10 September 2019

If you’ve ever holidayed overseas or made a purchase abroad, you may have experience of personal foreign exchange. Exchange rates play a pivotal role in commerce, too, and can have a significant influence on the success of imports and exports in a country.

The free trade market is based on the principle of free currency exchange rates, which allows the fluctuation in line with supply and demand. This is the organic way that an economy should operate, but there are suggestions that not every country is playing fair. This is where the allegations of currency manipulation begin to circulate.

Currency manipulation hit the headlines recently when US President Donald Trump and his administration claimed that China was a currency manipulator. There are ramifications if a country is found to be manipulating its currency, and so far, China has hotly contested the allegation. But what is currency manipulation and why does it matter? Here are the facts you need to know.

Currency manipulation - the basics

When a currency is weak, a country’s exports are much cheaper for overseas buyers but importers will see costs soar. Conversely, when a currency is strong, it's expensive for overseas buyers to buy the exported goods but a country can import much more cheaply. In a nutshell, this is why exchange rates have such an influential effect on trade.

Some nations try to cheat the exchange rate system by artificially weakening their own currency – and this helps their exports by making them cheaper.

As an example, the US and China have recently locked horns over trade, with the US imposing tariffs on some Chinese goods. This has made it more expensive for US customers to buy Chinese items. If China weakens its currency, it becomes cheaper for US customers to buy the same goods, offsetting the effect of the tariffs. And this is what the US has accused China of doing.

How can currency be weakend

The principle may sound straightforward, but in a market that’s as vast as foreign exchange, how is it possible to deliberately weaken a currency? To have any chance of influencing exchange rates, significant spending power is required – such as that possessed by a government.

As mentioned above, currency rates respond to supply and demand. If demand for a currency drops, the exchange rate follows suit (as a general rule). Therefore, if a country wants to devalue its own currency, it needs to sell off large quantities and purchase another currency with it instead. The currency that is bought is typically the US dollar.

These transactions are carried out by a government releasing large sums of currency from its reserves and making the trades on the interbank market. The buying and selling activity in varying quantities allows a nation to weaken or strengthen its own currency.

How to spot currency manipulations

Both the World Trade Organisation (WTO) and the International Monetary Fund (IMF) prohibit currency manipulation to secure a trade advantage. There are certain tests that can be applied to check whether a country is manipulating its currency:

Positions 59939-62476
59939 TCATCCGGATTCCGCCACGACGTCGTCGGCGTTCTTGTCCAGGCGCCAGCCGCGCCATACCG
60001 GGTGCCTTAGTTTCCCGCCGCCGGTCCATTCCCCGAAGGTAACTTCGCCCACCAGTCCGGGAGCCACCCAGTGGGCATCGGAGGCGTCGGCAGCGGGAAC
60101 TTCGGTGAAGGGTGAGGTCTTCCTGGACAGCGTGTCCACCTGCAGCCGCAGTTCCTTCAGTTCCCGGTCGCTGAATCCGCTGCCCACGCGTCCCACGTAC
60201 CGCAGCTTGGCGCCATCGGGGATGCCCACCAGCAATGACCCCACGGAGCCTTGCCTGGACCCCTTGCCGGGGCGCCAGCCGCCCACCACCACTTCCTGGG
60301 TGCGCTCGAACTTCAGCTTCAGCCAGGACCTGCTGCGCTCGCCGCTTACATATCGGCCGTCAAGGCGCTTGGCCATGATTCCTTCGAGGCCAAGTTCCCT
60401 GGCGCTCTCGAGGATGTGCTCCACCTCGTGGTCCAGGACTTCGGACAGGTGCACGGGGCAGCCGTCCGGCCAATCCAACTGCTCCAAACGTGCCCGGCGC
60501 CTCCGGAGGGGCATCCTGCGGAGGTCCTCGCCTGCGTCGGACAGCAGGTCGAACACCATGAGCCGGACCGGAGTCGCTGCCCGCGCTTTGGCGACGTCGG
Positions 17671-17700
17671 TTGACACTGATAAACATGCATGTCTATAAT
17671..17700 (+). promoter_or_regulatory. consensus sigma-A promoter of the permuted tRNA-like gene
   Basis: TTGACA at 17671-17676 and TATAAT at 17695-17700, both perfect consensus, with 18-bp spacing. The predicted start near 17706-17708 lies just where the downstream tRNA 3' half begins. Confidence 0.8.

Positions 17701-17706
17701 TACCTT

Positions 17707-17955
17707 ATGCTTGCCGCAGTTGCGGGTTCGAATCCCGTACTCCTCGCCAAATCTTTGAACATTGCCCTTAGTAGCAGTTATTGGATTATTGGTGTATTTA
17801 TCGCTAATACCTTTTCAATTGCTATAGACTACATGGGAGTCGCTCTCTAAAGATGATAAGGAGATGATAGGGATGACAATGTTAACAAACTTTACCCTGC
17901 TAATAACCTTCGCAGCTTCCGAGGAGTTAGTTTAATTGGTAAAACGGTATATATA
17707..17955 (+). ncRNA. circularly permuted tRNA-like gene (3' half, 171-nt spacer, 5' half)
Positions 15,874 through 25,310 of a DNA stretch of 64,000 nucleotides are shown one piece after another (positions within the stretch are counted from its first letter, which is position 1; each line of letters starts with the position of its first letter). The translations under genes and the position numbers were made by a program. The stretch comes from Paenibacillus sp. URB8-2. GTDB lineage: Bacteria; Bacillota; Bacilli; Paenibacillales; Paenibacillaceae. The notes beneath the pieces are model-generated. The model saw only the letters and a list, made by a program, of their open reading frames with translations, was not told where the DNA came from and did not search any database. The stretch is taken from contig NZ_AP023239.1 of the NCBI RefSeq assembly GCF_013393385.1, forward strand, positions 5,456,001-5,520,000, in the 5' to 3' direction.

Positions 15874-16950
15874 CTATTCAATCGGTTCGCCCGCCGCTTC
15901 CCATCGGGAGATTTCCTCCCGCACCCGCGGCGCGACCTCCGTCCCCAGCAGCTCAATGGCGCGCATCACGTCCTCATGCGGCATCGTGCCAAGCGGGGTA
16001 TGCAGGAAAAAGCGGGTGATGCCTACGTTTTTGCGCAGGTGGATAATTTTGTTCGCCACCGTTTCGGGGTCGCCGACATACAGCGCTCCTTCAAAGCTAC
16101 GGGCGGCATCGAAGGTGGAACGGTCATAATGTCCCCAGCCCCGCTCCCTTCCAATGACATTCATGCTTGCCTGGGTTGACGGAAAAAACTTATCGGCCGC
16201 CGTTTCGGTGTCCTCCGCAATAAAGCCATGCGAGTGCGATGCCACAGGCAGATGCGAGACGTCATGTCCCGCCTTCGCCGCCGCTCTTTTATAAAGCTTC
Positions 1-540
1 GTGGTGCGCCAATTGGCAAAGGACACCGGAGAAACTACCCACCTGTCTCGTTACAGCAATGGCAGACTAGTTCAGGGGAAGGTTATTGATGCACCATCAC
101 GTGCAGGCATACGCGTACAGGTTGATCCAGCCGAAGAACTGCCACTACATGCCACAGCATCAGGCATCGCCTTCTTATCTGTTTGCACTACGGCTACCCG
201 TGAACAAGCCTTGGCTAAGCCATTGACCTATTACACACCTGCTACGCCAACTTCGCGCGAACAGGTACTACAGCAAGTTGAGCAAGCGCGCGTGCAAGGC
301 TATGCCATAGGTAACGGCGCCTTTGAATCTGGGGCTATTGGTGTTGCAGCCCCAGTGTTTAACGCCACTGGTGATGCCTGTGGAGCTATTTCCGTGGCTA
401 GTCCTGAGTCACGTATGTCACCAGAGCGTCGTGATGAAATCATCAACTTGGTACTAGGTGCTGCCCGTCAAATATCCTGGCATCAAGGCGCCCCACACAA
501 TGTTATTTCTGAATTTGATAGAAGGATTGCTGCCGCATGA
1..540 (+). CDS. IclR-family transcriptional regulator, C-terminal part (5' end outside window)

• is it holding a large surplus over a fixed six-month period?
  • during the same period, did it increase its reserves in foreign exchange?
  • are the reserves of a sufficient size (normally deemed to be able to cover three months of imports)?

If a country meets the above criteria, they may be labelled as currency manipulators and required by the IMF to take action to rectify their valuation in the market.

Quantitative easing is an economic measure many countries participate in but this is not considered to be currency manipulation as foreign exchanges are not typically involved.

Is China a currency manipulator?

The Chinese government has a long history of directly intervening in the value of its currency, the renminbi but experts believe that in the past five years, Beijing has relinquished much of its control. Although they have a benchmark daily exchange rate, they allow this to fluctuate in response to trading.

The Trump administrator has claimed that China is a currency manipulator, and is directly influencing the value of the renminbi. However, these claims are in contrast to the official semi-annual US Treasury report that suggests that although China has a large surplus, it does not meet the full three criteria for manipulation.

This view is shared by the IMF who confirmed there was no clear evidence of currency manipulation. Although the renminbi fell to an 11-year low, the IMF said it believed this was concordant with the currency’s fundamentals with no signs of direct intervention. A report from the IMF in July also found that the renminbi was valued at a level which was broadly correct.

Some experts have suggest that the label from the US is being applied in an “arbitrary” way and is just the latest weapon in the ongoing trade war.

A global concern

Currency manipulation has the potential to alter the balance of global trade by offering unfair advantages to the country who are weakening their currency. This potential economic disharmony can significantly affect other nations, which is why it’s a practice disallowed by bodies such as the IMF and WTO. It can be difficult to identify when done subtly, and countries with a history of carrying out currency manipulation such as China will always find their transactions under scrutiny.

The latest reports of the renminbi appear to exonerate China of full currency manipulation despite the claims from the US. However, China’s ongoing close control of the renminbi and previous willingness to intervene means they will be monitored very closely by all concerned.